The Tyranny of the Minority

When the Founding Fathers created this nation, they designated it a republic rather than a democracy. They did so because a republic is fixed and tends toward stability over time, whereas a democracy, which is always in flux, is prone to violent dissolution at any moment.  In fact, many of them referred to democracy as “mob rule,” and wanted to avoid it like the plague for fear that it could provide a faction the opportunity to access to the levers of political power and change the course of the nation for the worse in a relatively short period of time.

Although we have all but abolished the Constitution the Founders left us and moved closer to a democracy with each passing generation, we have still managed to remain a republic foundationally. Yet somewhere along the way, between 1776 and now, we opened the door to a rabid political correctness that has actually nurtured the very faction-like atmosphere which tends to undo a republic.

But it’s not the kind of faction our Founders feared: not one where a majority of voters unite for a cause and force their will upon the citizenry as a whole. Instead, it’s a perverted use of the court system and groups like the American Civil Liberties Union (ACLU) that allow a person to claim that he’s been offended and then to levy the charge against those who gave offense in order to control their actions.

In other words, we’re not dealing with the tyranny of the majority, but the tyranny of the minority.

We have lost nativity scenes in cities across America because one citizen of one city doesn’t like Christmas. We have lost freedom of religious expression in our public school system because a student here or there is bothered when people pray. We have lost crosses on many of our war memorials because atheists want to shield their children from religious exposure. And we are poised to lose even more freedoms if we don’t stop this scourge before it sweeps across our land and our intellectual landscape completely.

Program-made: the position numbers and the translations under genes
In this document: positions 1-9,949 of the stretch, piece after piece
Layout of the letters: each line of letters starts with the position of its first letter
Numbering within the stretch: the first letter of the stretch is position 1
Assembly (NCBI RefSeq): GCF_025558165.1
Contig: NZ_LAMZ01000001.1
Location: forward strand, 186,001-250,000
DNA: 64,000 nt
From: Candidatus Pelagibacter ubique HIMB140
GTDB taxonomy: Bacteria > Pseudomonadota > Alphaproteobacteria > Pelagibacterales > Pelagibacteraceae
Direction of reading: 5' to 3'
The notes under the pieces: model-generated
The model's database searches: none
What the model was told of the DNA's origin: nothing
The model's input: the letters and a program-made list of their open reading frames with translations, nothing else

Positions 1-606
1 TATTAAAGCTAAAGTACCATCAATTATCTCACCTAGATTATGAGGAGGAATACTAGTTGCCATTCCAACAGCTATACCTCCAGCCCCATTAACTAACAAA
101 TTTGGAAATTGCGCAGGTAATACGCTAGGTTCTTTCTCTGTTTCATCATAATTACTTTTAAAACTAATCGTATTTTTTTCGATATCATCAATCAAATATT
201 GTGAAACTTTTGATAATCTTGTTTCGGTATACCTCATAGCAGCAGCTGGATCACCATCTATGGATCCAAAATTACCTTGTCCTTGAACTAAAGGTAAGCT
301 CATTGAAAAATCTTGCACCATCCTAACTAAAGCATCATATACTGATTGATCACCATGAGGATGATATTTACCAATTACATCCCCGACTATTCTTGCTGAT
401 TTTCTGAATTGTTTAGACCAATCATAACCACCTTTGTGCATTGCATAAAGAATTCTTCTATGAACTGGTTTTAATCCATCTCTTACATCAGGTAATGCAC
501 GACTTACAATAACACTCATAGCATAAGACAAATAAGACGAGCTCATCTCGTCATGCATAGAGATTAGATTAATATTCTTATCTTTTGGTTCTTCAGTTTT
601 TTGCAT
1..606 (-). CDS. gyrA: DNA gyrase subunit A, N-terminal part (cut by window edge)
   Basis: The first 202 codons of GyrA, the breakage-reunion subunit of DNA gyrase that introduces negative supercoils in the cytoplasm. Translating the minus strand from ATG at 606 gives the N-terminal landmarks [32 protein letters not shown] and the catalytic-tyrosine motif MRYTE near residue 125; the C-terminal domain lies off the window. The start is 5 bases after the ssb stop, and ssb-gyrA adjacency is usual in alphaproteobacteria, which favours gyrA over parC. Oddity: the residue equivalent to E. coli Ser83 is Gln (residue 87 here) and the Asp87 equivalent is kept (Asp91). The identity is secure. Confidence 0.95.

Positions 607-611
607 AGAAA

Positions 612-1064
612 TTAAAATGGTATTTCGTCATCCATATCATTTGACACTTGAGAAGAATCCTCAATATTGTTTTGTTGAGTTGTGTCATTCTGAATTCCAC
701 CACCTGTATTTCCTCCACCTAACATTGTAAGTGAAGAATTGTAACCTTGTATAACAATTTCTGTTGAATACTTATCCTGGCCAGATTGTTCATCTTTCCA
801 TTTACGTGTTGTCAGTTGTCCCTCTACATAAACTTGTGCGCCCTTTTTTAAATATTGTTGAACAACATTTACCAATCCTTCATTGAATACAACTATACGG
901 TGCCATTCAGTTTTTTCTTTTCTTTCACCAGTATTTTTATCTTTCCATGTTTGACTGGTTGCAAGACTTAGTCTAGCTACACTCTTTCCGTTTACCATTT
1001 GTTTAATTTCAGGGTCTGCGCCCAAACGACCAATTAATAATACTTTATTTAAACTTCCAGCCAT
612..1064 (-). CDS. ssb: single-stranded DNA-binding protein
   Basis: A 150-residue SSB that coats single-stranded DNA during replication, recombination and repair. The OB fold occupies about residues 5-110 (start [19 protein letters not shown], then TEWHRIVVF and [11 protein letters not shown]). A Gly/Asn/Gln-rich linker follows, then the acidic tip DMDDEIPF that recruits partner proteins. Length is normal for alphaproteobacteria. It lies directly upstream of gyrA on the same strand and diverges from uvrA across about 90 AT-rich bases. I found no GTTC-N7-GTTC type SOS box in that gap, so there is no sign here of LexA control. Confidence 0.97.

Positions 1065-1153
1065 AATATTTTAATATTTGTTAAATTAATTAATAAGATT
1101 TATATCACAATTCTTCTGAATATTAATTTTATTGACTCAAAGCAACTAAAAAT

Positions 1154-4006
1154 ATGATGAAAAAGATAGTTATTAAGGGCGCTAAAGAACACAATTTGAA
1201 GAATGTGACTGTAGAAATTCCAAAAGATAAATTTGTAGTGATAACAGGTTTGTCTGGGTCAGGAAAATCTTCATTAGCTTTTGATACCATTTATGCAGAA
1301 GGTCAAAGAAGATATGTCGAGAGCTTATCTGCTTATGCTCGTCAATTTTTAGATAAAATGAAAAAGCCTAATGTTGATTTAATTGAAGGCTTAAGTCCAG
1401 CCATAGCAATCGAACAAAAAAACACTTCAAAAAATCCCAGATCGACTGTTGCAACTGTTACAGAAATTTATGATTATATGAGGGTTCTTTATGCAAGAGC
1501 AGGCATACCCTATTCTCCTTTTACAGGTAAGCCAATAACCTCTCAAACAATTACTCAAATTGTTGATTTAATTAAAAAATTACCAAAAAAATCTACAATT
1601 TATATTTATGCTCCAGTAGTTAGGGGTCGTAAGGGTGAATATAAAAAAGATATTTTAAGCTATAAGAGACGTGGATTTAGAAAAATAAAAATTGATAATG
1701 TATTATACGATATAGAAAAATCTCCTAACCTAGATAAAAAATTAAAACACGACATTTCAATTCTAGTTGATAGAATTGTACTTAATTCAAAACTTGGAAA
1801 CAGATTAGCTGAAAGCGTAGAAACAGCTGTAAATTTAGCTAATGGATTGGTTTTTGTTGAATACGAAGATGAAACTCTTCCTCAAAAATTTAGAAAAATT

As I am writing this, citizens in King, North Carolina are protesting the removal of a Christian flag from a war memorial in that city: a flag that was removed by order of the King City Council after one veteran who saw duty in Afghanistan filed a complaint with the ACLU.

In today’s usual cryptic fashion, the name of the offended party has not been released to the public, a withholding that reflects a degree of secrecy that could lead some to believe that the offended soldier is a Muslim, an atheist, or a figment of the ACLU’s imagination. Whatever the case may be, the complaint from this ghostlike citizen in King has proven sufficient to have a flag removed that had been proudly flying over the memorial for more than six years.

And in Oxford, Mississippi, where the Ole Miss Rebels have enjoyed the rich tradition of having a mascot named “Colonel Reb” roaming the football sidelines since 1979, politically correct tendencies led them to do away with the southern icon this season and to replace him with a black bear. That’s right: the new mascot is a black bear in a southern gentlemen’s suit, and his name is the “Rebel Black Bear.”

How out of whack do things have to get before we finally say enough is enough?

The majority are losing freedom after freedom and tradition after tradition to a wimpy, nameless, minority that hides behind groups like the ACLU and dumps shame on its opposition through words like ‘diversity’ and ‘fairness.’  But there is nothing diverse about a politically correct landscape, and the methods used to try to create one are clearly anything but fair.

Our Founders were wise enough to know that a tendency toward unchecked factions would devastate the country they sought to leave to posterity. Surely we must be brave enough to take their fears into account and fight against the one person here or the two people there who are actively using the court system to rip us away from our moorings.

The tyranny of the minority is tyrannical indeed.